Column: Brady can make mistakes, too
Watch Tom Brady play long enough and you start to wonder if he ever makes mistakes. When he finally does, it's almost a shock, kind of like seeing the Buffalo Bills atop the AFC East.
Brady made one Sunday while the Patriots were well on their way to what seemed like an inevitable rout of the Bills, though at the time it seemed to matter little. Then he made three more in the second half, and suddenly it mattered a lot.
That's the way it can go in today's NFL, where offenses now rule and no lead is safe. That it can go against the best quarterback in the game and a team that seemed an early lock for the Super Bowl should give hope to distressed teams around the league.
Memo to defensive coordinators everywhere: Forget what you've been led to believe. Tom Brady is human after all.
It certainly didn't seem that way through the first two games of the season, when Brady put up numbers so stunning they almost looked cartoonish. He was on a pace to throw for nearly 8,000 yards in a league where no one has reached 6,000, and was hitting receivers in the end zone at a clip that even Brett Favre would admire.
That didn't change much on Sunday in Buffalo, where Brady threw for four touchdowns — giving him 11 in three games — and 387 yards. What did change was he threw four passes into the arms of guys he wasn't aiming for, matching in just one game his total for all of last season.
The result was a come from behind 34-31 win for the Bills, their first over New England in 16 games. Even better, it put the Bills and their Harvard-educated quarterback atop the division, a development that so excited the long suffering fans in Buffalo that security guards were posted to keep them from tearing down the goal posts.
Whether the Bills can remain on top is doubtful, though quarterback Ryan Fitzpatrick is throwing the ball unlike any Ivy League quarterback before him and they are the only team in the modern era to come back from at least 18 points down and win in two consecutive games. Still, there's a long — and unfamiliar — path the Bills must navigate before they meet the Patriots again on New Year's Day in Foxborough in the final regular season game for both teams.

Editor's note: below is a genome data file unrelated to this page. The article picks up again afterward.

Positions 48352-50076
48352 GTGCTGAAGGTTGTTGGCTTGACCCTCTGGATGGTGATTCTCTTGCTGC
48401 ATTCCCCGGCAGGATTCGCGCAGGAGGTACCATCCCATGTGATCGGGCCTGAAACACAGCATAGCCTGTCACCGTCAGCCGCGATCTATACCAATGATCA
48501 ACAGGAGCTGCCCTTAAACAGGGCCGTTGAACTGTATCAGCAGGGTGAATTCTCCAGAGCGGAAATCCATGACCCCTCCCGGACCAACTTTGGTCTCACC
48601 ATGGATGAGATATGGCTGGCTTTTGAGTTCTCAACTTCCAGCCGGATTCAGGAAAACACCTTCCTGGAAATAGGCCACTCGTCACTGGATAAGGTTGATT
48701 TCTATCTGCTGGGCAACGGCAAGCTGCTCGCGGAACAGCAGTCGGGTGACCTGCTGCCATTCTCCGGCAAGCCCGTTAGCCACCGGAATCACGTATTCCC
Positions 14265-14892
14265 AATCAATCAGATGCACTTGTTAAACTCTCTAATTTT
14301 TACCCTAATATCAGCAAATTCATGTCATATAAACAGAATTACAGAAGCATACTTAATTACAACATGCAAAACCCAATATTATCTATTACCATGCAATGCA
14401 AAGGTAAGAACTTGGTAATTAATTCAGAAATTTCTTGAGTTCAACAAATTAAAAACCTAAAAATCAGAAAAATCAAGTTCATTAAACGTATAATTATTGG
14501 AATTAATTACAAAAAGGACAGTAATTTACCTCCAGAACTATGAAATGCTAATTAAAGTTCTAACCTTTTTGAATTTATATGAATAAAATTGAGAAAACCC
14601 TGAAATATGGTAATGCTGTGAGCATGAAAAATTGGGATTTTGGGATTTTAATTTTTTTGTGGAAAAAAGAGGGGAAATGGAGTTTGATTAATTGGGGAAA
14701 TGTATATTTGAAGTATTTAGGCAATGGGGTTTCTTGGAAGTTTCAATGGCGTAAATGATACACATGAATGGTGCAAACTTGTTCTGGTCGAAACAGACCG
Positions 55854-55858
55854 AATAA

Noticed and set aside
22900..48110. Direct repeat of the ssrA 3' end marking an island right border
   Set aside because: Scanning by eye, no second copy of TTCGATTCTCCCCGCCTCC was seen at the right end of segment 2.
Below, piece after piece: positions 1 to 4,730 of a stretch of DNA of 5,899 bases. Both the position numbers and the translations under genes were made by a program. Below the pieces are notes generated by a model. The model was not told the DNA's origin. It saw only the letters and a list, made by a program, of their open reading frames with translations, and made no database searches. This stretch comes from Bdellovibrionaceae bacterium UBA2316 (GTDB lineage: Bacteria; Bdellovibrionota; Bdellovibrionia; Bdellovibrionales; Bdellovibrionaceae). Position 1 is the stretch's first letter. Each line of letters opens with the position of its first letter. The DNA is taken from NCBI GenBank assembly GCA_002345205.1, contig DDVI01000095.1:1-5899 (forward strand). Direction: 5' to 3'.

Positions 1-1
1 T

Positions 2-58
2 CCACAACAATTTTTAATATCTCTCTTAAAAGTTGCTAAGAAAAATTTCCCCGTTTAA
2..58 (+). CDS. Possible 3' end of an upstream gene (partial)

As for Brady and the Patriots? Well, let's just say they're not exactly panicking.
"It's one loss," said Brady, "and it's a long season."
In Brady's defense, the four picks weren't all his fault. Had the ball bounced the other way on two of them, the Patriots would have headed home still undefeated and Brady's start would still be the talk of the league.
But it didn't, because that's football. And Brady has been around long enough to understand that as well as anyone.
"Some days the ball gets batted up in the air and it goes your way," he said. "And some days it doesn't."
Almost overshadowed by the loss was a career game for Wes Welker, Brady's go-to guy who had 16 catches for a franchise record 217 yards and two touchdowns. Brady and Welker seem to be playing pitch-and-catch at times, unaware that anyone else is on the field with them.
Almost unnoticed was that Chad Ochocinco still seems lost with his new team. Ochocinco had the ball thrown to him only four times, dropping one sure touchdown while catching two passes for 28 yards.
"This isn't just on Tom," Welker said. "It's everybody getting on the same page and understanding that we all need to make plays and we're all accountable for it."
Surely, Bill Belichick will press that point this week as the Patriots regroup before heading across the country to play Oakland. They'll do it behind a quarterback whose numbers are still astounding even with the mistakes thrown in.
Brady now has 1,326 yards passing in three games, breaking the record of 1,257 set in 2006 by New Orleans QB Drew Brees. He also had his 37th 300-yard career game, moving him into ninth place, one ahead of John Elway. And Brady's four touchdowns gave him 272, one short of tying Joe Montana for ninth place on the NFL list.
All good numbers, and all good company for Brady, who grew up with Montana as his idol. Brady is starting to accumulate the kind of stats that put him in the conversation when it comes to the greatest quarterbacks ever, and at the age of 34 he should have years left in the league to add to his legacy.
In the end, though, Brady may be judged more on the number of Super Bowls he won than anything else. He would tie his idol, Montana, by winning a fourth Super Bowl this season, and the oddsmakers in Las Vegas are among those who believe they'll be playing for a ring in Indianapolis.
"We're not going anywhere," Brady said. "We'll be back, and we'll be fighting next week."
One mistake filled day in Buffalo won't change that.
Tim Dahlberg is a national sports columnist for The Associated Press. Write to him at tdahlberg(at)ap.org or follow on Twitter at http://twitter.com/timdahlberg